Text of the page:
This probably is not the sort of thing you find being debated at the U.N., but with summer coming up it's a good question! If one way of doing it is better than the other, it could save time for millions of people!

One thing that complicates the answer is the variables. You have the speed of the mower, the width of the mower, the dimensions of the yard, the amount of time it takes to turn, etc. There's also the issue of things like trees and shrubs in the yard, which might make one or the other pattern better. Let's ignore trees and shrubs, assume that the mower is 2 feet wide and assume a square yard that is 100 feet on a side (making it 0.25 acres or so). Here are the details of your paths:

• Your brother would walk 100 feet up one edge of the yard. He would then make a 180 degree turn. Then he would walk back another 100 feet, make a 180 degree turn..., and so on, 50 times.
• You, on the other hand, would walk 100 feet up one edge, turn 90 degrees, walk 98 feet, turn 90 degrees..., and so on, spiraling in toward the center. You would have to make 25 spirals, with each spiral getting progressively smaller.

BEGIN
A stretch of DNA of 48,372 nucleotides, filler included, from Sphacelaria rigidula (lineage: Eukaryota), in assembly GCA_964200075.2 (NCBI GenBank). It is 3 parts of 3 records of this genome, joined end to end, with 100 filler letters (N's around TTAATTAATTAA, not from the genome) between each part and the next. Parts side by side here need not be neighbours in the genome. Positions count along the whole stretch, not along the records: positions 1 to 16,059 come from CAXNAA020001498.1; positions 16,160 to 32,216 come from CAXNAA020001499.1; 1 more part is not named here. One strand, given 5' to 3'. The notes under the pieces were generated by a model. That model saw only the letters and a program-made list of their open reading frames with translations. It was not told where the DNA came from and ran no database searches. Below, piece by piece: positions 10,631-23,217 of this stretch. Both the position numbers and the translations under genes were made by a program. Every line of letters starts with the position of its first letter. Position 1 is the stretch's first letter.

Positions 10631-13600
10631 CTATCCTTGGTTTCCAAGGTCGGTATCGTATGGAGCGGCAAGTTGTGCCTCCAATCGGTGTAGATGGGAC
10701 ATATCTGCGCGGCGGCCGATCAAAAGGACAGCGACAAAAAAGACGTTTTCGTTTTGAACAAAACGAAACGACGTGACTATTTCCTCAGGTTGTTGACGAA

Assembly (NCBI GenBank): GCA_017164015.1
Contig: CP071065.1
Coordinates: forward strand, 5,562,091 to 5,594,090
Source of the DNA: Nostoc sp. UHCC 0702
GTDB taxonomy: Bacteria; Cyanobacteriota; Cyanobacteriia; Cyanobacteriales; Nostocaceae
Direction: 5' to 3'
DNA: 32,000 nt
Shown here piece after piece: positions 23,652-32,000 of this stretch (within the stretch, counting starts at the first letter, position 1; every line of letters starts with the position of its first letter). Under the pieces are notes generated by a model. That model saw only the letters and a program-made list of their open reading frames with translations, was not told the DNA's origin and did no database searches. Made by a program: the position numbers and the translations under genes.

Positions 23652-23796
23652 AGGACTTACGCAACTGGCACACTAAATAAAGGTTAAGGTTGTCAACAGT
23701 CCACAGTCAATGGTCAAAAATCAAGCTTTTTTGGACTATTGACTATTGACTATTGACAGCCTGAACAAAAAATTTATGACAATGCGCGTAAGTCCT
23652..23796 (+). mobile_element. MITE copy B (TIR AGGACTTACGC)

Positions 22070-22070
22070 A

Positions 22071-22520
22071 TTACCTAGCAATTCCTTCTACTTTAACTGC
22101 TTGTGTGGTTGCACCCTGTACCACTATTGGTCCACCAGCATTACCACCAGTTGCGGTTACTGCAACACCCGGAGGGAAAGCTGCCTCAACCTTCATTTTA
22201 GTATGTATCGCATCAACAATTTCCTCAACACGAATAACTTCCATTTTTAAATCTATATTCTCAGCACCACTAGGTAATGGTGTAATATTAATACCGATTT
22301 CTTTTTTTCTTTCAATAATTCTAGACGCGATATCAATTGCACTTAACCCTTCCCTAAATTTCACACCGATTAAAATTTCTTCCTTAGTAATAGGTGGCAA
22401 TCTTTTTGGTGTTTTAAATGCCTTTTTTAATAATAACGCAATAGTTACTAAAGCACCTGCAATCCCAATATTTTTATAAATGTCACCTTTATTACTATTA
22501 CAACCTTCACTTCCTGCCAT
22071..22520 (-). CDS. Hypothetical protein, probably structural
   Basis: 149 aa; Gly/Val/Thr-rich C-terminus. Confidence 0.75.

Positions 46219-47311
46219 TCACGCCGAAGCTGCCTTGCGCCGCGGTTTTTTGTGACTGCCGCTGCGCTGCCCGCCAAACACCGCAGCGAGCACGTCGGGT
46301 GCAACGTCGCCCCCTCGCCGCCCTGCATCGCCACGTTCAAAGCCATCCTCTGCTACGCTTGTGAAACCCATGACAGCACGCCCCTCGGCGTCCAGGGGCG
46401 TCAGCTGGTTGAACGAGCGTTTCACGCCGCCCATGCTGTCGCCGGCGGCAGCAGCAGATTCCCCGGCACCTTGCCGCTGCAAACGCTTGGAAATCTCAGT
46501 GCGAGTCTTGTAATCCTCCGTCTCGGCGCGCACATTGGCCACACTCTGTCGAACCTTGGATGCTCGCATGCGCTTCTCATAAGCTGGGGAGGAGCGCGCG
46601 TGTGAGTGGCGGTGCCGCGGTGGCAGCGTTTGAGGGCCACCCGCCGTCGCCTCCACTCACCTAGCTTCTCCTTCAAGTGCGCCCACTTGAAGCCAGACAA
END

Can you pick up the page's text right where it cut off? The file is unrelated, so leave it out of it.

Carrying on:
If you go ahead and calculate the distance each of you have to travel, it is the same -- both of you have to walk 5,000 feet or so (nearly a mile!). The big difference comes in the turns. Your brother has to make 49 180-degree turns. You, on the other hand, have to make 99 90-degree turns. If you assume that it takes twice as long to turn 180 degrees than it does to turn 90 degrees, then the two paths are approximately equal again.

If one type of turn is significantly more involved than another, then that could shift the equation. For example, on a riding mower, a 90 degree turn is probably much easier than a 180. With a walk-behind mower, a 180 and a 90-degree turn may differ only slightly.

So the key is to get out there with a stop watch and see which type of turn is more efficient for you. Or get a goat. Or get one of the new robot lawn mowers!